I can live for two months on a good compliment.
-- Mark Twain
At a meeting I shared about a loss I've gone through, and the response was amazing. People expressed sympathy and understanding, and a number of them shared experiences of their own that were similar to mine. It surprised me. I'd told the same story at a different meeting, and people there didn't say a thing to me. I had left feeling like there was something wrong with me. I can't figure out what I did differently this time, maybe there was something about the way I shared.
My hunch is that the difference in response to your sharing from different groups of people had to do with things over which you had no control. There are many possible explanations for people's responses to us; we needn't assume we're responsible for what they do or don't do.
There's an Al-Anon slogan (nicknamed "The Three C's") that says, "I didn't cause it, I can't control it, and I can't cure it." For me, it's a helpful one to remember, especially when people in my life are active in an addiction or are on a "dry drunk." It's useful in situations with non-addicts, too. Most human beings behave as they do for reasons that have little to do with us.
We're entitled to support and response from other human beings. When I find myself in a group where I experience a warm, engaged response from others, I make a point of returning. Support and validation from others quenches one of my deepest thirsts. But we can't rely on others to give us a sense of self-esteem. That comes from within, it grows as we do the work of recovery.
Today, I go where I find food for my spirit.
I Don't Want To Hide From Life Anymore
Isolation is a term often associated with prisoners or individuals with infectious diseases. However, when connected with the disease of alcoholism, it took on an entirely new meaning for me. I had recently retired from a position that, over many years, gave me lots of friends and a second family. I was always outgoing and enjoyed contact with others. Despite the rewarding assets of the job, though, I was ready to retire and not be restricted by a set schedule. I never could have imagined the upheaval that would occur in our lives shortly after I retired. My husband and I discovered that our daughter was an alcoholic and well on the path to life-threatening consequences by then.
Once she entered rehab for the first time, I stopped communication with almost everyone except for the people there. I was embarrassed to say anything to my family or friends, and I knew our daughter did not want them to find out about her problems, either. My husband and I quit going anywhere except to rehab to see her. In time, she seemed to be getting better, but I was still afraid to leave home just in case there might be a phone call from her or from someone else telling us she had been in an accident or something worse. All this time, I was truly losing my sanity and driving my husband crazy. I was trying to control everything that our daughter did. I told myself that I could get her to stop drinking if she would just listen to me, her father and her husband.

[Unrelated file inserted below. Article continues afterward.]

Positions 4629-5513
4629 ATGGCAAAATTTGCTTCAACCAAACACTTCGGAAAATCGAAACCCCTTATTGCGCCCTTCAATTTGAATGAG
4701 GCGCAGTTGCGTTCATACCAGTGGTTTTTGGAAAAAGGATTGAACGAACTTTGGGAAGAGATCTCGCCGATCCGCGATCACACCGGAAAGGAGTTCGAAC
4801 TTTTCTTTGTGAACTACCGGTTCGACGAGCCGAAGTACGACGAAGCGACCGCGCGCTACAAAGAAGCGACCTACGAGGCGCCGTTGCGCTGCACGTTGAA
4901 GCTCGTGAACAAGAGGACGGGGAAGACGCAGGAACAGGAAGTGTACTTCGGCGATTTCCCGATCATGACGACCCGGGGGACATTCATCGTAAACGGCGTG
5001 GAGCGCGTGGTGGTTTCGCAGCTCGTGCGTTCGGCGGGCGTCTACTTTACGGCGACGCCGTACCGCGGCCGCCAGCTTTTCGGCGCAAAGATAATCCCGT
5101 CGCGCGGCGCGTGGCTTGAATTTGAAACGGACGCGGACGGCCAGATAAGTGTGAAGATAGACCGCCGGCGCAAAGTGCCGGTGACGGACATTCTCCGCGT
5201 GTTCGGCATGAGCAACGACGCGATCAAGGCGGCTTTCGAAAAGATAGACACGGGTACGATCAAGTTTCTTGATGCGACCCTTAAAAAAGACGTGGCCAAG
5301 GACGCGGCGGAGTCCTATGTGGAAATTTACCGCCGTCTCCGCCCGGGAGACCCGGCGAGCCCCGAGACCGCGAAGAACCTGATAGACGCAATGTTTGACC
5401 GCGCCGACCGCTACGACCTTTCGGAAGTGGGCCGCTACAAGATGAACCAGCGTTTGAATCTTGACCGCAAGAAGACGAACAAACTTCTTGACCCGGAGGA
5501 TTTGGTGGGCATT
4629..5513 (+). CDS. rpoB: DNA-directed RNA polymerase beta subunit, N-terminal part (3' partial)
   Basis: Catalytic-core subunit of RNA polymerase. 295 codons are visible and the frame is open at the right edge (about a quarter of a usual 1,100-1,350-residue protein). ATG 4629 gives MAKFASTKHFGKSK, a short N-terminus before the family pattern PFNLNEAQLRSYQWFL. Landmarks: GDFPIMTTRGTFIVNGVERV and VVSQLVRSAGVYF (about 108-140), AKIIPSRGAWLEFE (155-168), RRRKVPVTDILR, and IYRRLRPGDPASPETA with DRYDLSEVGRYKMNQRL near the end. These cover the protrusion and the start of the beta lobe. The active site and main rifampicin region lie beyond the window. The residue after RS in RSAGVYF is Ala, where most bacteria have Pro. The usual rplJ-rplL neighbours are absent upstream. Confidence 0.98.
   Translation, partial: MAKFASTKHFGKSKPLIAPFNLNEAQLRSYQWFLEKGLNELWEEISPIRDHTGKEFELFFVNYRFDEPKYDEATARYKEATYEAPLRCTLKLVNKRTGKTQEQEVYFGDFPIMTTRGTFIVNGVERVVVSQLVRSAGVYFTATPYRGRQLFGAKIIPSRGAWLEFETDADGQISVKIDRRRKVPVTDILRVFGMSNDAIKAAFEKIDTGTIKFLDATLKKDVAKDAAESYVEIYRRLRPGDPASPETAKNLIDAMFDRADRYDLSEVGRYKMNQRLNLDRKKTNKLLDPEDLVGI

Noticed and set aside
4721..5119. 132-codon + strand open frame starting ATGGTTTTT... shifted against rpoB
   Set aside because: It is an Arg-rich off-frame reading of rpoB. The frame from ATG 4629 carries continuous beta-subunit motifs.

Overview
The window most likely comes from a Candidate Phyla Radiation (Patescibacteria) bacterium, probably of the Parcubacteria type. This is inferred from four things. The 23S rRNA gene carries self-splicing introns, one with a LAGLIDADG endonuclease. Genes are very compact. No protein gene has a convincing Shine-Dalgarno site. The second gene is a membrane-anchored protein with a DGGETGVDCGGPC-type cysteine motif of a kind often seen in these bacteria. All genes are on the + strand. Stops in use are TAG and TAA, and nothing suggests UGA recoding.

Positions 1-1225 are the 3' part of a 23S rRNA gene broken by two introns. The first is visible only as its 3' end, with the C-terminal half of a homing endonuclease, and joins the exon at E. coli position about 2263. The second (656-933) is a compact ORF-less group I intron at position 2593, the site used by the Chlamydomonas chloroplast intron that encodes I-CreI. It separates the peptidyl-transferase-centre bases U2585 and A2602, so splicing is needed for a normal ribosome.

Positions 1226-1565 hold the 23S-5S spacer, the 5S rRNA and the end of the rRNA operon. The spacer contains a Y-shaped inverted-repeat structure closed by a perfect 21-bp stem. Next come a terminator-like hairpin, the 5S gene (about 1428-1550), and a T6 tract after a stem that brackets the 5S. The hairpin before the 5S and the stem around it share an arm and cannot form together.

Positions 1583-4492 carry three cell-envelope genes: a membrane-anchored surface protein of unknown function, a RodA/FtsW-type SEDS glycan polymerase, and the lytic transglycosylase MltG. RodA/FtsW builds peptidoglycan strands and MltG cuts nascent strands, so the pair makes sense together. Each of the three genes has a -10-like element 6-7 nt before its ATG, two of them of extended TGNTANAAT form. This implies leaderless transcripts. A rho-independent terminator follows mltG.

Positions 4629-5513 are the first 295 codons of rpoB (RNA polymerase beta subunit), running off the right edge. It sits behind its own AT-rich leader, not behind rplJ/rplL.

When she went into rehab for the second time, I felt sure it was my fault. I thought if I had pushed harder, she would not have needed to return. However, it proved to be the first step on the road to recovery for me, and I have my daughter to thank for that. She suggested that Al-Anon might be a good program for me, and she suggested that a book titled How Al-Anon Works for Family & Friends of Alcoholics (B-22) might explain more about it. I bought a copy and became engrossed in all that it had to say about Al-Anon and the disease of alcoholism. I started going to an Al-Anon Family Group and found loving people who understood what I was going through. They listened to me without judgment when I shared my fears and tears, and I listened and learned from their experiences, as well.
I learned in Al-Anon that I am here for my own recovery and a new understanding of myself. Our daughter is doing well these days with the help of A.A., and our relationship is better than ever. I have learned not to isolate anymore, and I let myself enjoy my life, family and friends.
By Anonymous November,2018
Reprinted with permission of The Forum
Al-Anon Family Groups Incorporated, Virginia Beach, VA
Today's Hope is a Recovery themed site with a focus on Friends and Families of Alcoholics and problem drinkers. We are not affiliated with any 12 Step program. The daily sharings contain a reading from
Al-Anon's Conference Approved publication The Forum, an inspirational quote/saying and a recovery based reading/meditation. The intent of Today's Hope is to share experience, strength and hope. Please take what you like and leave the rest.